Adding the cording can be a little tricky. If it gives you a hard time pushing it through the casing, just attach a safety pin to it to help guide it through.

We ended up having less cord than the pattern required. If you follow the pattern correctly, you’ll have enough.

Guide each cord thru one side of the casing and loop it back thru the other so that one cord starts and ends on the same side.

Secure the Cord Ends

We chose cording to keep within our theme. You can use 1/2″ backpack strapping instead.

Sewing the cording to the bag takes some patience and you may have to manually move the needle with the hand crank (as I call it). Make a couple of passes to secure the cording in place.

After you turn the bag inside out (see photo with yellow liner showing), you will then measure an inch from each side. Mark those spots and sew across to not only secure the cording even more, but to create a way for the bag to stand up easier when filled with your school supplies or items you need for your day in Disneyland.

You Made It!

Great job, everyone! Alex here, again. ‘Sup. This backpack is so cute and simple. You can make it in one day! I love the characters on this print. It’s perfect for when Disneyland opens back up or just to make for the kiddos who are distance learning right now.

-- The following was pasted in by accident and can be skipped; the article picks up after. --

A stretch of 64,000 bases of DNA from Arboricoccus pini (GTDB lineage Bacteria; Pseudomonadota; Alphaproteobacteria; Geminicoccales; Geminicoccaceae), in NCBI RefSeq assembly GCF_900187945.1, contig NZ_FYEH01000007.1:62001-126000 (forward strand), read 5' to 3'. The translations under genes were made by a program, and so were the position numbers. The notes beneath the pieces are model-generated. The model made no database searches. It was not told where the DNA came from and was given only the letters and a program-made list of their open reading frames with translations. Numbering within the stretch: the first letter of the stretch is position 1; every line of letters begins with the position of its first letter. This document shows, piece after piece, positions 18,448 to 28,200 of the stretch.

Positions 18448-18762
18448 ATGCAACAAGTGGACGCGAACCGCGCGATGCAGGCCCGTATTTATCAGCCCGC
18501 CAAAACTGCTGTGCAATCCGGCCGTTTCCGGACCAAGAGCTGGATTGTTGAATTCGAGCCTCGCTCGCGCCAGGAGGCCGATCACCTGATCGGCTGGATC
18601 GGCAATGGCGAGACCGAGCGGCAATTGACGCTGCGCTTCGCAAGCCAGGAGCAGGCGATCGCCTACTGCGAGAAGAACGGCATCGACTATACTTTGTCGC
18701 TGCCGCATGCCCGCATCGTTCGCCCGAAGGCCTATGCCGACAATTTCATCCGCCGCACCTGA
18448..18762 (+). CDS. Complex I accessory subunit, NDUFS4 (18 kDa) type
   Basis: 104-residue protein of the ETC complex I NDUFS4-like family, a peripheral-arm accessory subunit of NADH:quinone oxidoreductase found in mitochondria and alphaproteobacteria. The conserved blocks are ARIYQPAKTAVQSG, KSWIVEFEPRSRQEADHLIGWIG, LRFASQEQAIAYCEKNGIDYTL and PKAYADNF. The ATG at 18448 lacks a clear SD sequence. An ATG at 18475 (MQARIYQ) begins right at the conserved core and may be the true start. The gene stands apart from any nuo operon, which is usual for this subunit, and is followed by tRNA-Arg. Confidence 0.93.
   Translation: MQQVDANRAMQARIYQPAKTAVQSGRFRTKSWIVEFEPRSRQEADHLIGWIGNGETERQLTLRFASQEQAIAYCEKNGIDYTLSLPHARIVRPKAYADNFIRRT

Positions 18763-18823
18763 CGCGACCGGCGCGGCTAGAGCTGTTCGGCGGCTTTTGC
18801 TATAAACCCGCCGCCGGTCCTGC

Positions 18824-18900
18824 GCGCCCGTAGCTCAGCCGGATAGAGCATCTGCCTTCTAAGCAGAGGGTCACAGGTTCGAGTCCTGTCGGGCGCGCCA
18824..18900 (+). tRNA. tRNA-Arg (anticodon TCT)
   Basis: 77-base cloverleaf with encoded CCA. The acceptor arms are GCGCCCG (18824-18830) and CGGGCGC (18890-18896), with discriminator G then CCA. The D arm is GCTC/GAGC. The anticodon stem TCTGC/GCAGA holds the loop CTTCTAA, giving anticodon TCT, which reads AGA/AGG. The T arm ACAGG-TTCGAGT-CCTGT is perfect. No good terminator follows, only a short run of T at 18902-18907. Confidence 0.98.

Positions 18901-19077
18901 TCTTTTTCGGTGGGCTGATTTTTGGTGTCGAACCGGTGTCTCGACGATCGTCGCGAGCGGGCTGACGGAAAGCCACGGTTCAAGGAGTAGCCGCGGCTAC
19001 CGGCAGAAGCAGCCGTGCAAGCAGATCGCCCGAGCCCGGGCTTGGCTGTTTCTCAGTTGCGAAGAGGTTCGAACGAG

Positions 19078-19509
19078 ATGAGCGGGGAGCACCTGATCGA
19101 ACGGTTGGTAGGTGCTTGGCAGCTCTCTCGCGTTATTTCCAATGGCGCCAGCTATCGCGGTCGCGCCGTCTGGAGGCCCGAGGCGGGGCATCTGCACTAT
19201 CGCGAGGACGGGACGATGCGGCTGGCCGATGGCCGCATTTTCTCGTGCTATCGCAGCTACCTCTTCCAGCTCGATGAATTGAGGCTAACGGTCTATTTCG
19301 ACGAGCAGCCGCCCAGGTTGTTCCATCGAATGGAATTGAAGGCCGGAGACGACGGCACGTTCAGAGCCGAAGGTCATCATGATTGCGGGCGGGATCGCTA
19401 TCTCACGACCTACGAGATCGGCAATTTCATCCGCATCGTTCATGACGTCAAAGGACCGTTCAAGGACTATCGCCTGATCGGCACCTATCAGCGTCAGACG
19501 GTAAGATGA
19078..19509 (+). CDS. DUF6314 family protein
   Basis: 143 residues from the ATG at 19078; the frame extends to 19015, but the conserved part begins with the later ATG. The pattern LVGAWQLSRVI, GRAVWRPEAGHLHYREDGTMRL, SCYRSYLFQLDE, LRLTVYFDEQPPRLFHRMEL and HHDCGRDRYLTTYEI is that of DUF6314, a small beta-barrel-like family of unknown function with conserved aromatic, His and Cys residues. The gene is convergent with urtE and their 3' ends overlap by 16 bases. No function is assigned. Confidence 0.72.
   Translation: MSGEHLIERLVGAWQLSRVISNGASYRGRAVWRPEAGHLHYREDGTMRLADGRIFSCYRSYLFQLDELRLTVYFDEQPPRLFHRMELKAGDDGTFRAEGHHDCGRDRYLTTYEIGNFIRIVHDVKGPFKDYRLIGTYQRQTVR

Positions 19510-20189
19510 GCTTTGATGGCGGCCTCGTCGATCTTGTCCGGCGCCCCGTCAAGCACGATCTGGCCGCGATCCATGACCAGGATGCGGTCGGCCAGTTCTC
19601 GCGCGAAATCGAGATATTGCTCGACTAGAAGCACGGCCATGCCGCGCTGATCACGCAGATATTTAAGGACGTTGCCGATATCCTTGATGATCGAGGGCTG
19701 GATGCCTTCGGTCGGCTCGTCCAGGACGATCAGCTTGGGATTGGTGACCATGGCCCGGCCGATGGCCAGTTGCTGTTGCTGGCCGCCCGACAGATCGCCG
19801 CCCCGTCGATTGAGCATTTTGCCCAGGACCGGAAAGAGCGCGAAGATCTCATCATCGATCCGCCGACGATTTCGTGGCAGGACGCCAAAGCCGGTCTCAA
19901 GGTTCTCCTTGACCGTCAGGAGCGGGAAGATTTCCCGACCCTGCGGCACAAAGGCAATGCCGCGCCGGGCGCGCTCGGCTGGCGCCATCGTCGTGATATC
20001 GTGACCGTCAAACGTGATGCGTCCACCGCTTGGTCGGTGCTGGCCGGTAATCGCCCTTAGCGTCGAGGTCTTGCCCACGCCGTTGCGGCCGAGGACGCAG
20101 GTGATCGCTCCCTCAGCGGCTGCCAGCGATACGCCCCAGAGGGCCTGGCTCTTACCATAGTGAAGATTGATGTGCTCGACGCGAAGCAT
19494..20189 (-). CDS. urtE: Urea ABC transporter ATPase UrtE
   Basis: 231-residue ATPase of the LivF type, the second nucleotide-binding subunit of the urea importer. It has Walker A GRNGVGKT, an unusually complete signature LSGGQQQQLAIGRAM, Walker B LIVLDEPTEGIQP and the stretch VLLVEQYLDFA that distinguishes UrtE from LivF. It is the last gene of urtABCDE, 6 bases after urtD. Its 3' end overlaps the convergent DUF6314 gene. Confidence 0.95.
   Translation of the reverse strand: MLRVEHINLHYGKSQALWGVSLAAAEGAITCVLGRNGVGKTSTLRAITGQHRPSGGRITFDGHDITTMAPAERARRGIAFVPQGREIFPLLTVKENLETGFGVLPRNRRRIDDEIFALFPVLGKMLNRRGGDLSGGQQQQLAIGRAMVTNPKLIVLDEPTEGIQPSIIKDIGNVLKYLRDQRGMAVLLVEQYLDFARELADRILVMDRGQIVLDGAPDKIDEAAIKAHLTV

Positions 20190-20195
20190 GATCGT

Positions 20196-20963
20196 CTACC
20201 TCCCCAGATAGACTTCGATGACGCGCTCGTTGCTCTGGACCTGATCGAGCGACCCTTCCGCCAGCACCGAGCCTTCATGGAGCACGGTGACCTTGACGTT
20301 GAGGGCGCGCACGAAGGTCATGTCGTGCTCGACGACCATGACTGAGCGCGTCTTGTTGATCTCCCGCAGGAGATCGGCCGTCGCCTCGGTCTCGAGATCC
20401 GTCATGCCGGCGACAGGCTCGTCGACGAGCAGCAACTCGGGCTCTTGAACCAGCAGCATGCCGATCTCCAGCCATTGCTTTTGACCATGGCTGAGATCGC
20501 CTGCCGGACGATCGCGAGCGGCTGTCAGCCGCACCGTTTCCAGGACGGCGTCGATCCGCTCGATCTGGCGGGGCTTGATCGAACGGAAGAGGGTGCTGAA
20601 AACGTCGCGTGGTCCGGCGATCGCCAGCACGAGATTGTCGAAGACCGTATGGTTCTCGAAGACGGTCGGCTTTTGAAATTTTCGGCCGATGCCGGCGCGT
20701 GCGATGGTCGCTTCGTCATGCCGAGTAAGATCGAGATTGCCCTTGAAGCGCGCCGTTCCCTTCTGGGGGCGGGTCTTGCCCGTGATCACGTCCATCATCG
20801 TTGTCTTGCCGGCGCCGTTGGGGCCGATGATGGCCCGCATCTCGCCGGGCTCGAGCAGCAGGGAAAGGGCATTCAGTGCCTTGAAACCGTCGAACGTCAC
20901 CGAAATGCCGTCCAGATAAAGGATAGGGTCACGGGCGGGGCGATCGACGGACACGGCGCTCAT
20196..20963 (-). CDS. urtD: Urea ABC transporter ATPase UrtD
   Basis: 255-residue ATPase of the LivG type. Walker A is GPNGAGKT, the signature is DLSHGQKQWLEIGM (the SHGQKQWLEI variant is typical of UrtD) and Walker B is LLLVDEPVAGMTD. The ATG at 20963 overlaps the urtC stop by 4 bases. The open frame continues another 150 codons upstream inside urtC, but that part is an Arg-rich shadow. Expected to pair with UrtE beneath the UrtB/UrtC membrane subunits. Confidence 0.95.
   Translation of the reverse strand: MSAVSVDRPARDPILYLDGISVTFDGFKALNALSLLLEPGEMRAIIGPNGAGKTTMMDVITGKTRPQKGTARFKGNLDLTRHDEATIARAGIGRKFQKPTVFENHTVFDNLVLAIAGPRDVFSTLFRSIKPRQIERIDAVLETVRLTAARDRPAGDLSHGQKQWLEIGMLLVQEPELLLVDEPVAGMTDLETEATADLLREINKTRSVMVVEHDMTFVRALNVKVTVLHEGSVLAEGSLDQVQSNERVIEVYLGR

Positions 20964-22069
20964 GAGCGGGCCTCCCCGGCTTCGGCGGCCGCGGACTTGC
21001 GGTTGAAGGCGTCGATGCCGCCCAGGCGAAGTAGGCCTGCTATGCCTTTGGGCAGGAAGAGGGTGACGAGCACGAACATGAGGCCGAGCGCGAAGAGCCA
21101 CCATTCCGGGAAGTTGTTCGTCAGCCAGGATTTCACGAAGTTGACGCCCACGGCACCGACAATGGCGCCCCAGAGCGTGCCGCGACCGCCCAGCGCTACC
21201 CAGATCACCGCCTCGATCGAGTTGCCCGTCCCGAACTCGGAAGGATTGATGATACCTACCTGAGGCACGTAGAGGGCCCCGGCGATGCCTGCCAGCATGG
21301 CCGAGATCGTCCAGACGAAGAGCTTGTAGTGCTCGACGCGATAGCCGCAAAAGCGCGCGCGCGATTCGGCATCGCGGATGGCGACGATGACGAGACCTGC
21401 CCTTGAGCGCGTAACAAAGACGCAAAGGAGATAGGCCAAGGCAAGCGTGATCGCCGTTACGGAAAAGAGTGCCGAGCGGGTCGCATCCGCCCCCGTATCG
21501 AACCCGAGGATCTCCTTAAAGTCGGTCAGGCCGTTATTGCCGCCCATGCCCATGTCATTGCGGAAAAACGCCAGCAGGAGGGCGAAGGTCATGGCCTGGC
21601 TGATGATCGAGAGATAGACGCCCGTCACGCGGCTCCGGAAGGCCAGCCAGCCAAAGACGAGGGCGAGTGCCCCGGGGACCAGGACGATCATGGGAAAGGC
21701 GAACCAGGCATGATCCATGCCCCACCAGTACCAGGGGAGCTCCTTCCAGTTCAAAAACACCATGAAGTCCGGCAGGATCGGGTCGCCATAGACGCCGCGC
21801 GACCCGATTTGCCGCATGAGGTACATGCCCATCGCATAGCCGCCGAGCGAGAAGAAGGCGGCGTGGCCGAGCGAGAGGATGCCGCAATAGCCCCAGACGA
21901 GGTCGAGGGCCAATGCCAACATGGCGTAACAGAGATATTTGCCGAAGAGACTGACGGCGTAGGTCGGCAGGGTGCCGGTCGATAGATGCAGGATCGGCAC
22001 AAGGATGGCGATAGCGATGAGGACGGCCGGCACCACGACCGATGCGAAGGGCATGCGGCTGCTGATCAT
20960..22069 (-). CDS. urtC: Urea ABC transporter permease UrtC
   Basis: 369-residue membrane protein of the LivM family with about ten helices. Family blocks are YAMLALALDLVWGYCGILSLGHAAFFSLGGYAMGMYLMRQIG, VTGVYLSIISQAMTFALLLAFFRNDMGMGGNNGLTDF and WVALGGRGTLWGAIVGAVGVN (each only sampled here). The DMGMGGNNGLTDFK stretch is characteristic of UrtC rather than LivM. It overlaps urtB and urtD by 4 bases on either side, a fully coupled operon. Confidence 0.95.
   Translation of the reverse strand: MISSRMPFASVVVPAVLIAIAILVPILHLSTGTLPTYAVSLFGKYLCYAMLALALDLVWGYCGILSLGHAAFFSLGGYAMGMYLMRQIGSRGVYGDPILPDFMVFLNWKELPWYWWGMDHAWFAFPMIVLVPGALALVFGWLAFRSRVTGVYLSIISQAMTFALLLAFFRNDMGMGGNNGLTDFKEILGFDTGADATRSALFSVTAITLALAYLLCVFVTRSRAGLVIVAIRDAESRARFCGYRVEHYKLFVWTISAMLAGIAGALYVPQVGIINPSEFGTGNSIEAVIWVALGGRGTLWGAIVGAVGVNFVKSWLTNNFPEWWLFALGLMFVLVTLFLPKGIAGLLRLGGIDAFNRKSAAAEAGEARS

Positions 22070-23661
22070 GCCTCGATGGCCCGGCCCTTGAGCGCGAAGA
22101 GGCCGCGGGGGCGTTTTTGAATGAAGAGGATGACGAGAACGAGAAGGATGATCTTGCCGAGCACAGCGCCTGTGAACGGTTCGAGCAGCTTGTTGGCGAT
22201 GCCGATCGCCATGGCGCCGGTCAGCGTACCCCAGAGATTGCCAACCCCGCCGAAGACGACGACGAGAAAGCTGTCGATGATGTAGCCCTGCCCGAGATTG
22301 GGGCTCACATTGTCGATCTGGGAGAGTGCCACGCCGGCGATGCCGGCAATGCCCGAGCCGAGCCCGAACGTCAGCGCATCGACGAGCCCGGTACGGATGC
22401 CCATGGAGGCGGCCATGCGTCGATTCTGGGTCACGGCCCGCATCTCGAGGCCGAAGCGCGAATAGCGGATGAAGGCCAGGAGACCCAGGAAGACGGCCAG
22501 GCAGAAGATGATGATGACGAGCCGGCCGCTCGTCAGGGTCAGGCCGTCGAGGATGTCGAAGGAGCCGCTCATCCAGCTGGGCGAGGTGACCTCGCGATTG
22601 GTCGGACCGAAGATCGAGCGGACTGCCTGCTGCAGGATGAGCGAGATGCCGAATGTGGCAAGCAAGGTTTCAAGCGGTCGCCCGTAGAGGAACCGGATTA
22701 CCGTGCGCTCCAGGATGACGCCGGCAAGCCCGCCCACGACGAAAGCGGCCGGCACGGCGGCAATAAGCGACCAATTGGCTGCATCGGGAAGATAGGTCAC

Thanks for making it all the way down here! Don’t forget to follow us on Instagram and Pinterest for more projects like this!

All images on this website were taken by and belong to Main Street D.I.Y. If you wish to share an image, please give credit where credit is due! Send the people our way!

Leave a Reply

Fill in your details below or click an icon to log in:

WordPress.com Logo

You are commenting using your WordPress.com account. Log Out /  Change )

Google photo

You are commenting using your Google account. Log Out /  Change )

Twitter picture

You are commenting using your Twitter account. Log Out /  Change )

Facebook photo

You are commenting using your Facebook account. Log Out /  Change )

Connecting to %s

This site uses Akismet to reduce spam. Learn how your comment data is processed.